Nine Reasons Why William Shatner is a Badass

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Admit it geeks: You'd probably give anything to be like William Shatner. The Canadian actor is world famous for playing as Captain Kirk on the original Star Trek. Outside of his most-famous role, the 81-year-old is equally renowned for his campy acting and even campier music career. And for his penchant for being a badass.

You see, for as much derision as The Shat has gotten over the years for his pause-filled and overly dramatic ham-handed acting style (not to mention his enormously overbearing ego), he fully embraces his faults and is fun to watch, probably because he's a hammy, overbearing, egotist. That includes any of the memorable convention appearances that Shatner makes every year around the country, including his visit to this year's Phoenix Comicon on Saturday.

In honor of Shatner beaming into the Valley, here's our list of nine reasons why we think he's a badass and entertaining to watch.

9. He's Best Friends with Henry Rollins
During the recording of Shatner's 2004 album Has Been, producer Ben Folds brought in renowned punk icon and all-around über-mensch Henry Rollins to collaborate with the actor on the track "I Can't Get Behind That." The two hit it off and became total BFFs after the experience and reportedly hang out regularly. Shatner even appeared on an episode of Hank's now-defunct IFC talk show.

8. He Got Namechecked in Fight Club
David Fincher's anarchistic 1999 flick, based on Chuck Palahniuk countercultural novel, featured a memorable bit of dialogue between Tyler Durden (played by Brad Pitt) and the unnamed narrator (played by Ed Norton) concerning which celebrity -- living or dead -- they would love to get into a scrap with. Norton's character replied simply, "Shatner, I--d fight William Shatner."

7. He Turned Tweets into Groovy Beat Poetry
Shatner made a memorable appearance on the Tonight Show in 2009 during Conan O'Brien's brief run as host where he recited onetime vice presidential candidate Sarah Palin's tweets. What made the vignette even better was the fact such Twitter twaddle was done in the style of a 1950's beat poet while backed by a standup bass and bongo drums.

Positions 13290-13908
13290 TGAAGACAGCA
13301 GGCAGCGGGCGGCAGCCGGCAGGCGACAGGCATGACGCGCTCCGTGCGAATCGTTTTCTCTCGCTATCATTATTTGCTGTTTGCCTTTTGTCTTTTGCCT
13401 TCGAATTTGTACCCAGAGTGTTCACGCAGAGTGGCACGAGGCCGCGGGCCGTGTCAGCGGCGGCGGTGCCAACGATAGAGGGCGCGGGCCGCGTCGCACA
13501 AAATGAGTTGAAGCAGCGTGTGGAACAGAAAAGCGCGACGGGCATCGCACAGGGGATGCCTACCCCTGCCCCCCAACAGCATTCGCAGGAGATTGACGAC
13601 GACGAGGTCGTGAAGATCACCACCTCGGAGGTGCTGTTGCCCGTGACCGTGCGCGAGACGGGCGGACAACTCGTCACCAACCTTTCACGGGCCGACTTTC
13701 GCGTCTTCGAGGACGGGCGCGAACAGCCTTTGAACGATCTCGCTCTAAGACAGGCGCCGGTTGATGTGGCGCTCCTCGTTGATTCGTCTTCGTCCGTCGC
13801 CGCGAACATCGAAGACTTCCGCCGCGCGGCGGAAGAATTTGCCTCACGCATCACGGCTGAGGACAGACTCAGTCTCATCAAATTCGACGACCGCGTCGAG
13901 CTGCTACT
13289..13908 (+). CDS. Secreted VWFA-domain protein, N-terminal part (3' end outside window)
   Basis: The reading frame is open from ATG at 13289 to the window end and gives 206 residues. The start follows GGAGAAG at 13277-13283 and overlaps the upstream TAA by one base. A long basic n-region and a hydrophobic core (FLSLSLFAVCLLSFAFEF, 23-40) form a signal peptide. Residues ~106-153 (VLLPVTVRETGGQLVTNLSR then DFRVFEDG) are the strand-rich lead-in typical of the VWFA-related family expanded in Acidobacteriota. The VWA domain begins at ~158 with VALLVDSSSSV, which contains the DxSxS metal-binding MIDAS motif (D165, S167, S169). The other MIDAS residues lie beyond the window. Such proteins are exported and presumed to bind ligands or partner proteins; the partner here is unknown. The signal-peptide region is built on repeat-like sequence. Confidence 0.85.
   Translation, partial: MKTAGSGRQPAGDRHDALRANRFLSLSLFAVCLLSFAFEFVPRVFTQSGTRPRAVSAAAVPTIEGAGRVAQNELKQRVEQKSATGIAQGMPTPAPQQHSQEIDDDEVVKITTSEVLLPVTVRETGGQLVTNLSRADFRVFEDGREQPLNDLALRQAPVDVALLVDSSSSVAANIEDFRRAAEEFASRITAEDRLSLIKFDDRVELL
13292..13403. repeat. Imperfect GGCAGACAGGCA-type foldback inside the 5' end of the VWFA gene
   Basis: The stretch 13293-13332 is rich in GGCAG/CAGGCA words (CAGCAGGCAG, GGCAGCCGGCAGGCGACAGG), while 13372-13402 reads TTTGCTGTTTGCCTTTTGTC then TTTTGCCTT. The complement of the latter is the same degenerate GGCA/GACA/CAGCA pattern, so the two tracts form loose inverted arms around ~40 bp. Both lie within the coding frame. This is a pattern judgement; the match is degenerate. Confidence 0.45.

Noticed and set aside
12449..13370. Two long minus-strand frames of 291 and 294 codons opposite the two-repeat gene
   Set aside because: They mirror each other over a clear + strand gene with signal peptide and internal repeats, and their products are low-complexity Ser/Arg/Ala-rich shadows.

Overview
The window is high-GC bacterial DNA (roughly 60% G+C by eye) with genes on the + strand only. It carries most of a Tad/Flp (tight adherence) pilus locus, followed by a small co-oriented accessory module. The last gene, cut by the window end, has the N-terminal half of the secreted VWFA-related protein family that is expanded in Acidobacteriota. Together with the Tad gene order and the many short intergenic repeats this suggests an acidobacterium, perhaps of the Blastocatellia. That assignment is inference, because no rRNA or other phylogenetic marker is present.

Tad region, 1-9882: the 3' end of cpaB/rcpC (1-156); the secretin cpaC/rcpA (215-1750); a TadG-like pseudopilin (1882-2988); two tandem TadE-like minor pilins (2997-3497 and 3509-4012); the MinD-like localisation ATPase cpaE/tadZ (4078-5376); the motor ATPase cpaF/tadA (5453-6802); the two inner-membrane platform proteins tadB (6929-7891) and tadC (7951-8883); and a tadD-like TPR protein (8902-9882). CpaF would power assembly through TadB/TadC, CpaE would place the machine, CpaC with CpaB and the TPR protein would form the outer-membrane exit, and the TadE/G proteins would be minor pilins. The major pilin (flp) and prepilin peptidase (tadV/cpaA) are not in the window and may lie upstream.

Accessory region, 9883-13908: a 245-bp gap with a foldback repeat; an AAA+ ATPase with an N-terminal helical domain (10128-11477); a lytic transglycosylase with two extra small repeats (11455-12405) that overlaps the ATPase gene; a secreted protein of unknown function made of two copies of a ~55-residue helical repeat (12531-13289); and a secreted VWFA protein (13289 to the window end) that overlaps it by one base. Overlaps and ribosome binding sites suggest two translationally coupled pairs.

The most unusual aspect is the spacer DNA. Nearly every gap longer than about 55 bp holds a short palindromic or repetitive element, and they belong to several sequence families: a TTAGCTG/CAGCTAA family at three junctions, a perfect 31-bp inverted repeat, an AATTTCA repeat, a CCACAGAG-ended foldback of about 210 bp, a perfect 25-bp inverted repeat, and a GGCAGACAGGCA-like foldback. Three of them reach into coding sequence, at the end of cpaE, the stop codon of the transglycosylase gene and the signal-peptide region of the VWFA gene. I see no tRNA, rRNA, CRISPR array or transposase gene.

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He also made a movie in Bisbee called "Groom Lake."  While not quite on the level of an Ed Wood production, it approached it in charming cheesiness. Local lore has it that he was on his way to Douglas to film there (inspired perhaps by Emir Kusturica's bizarre Arizona Dream?), stopped to take a leak at the Bisbee Food Coop on Eire Street in what remains of Lowell, and said, as did Brigham Young when he reached the great Salt Lake, "This is the Place!" Groom Lake never even made the theater circuit, going straight to videotape. My wife and I attended the world premiere at the Gadsden Hotel in Douglas, where the movie debuted on a big screen TV. Tickets were $5, and that included a bowl of popcorn. Big Bill, I regret to report, did not attend. All of the bar flies from St. Elmo saloon in Brewery Gulch who had been used as extras in several scenes were greatly disappointed.

For years afterword, a sign stenciled "Area 51" remained nailed to a telephone pole marking a side road on Highway 80 between Douglas and Bisbee. I was tempted to rescue it and bring it home as a souvenir, but procrastinated. Then, one day, it mysteriously disappeared, possibly removed by Men in Black.

Shatner wasn't always over the top in his acting technique. He did good work as a young JAG officer in Stanley Kramer's "Judgment at Nuremberg."

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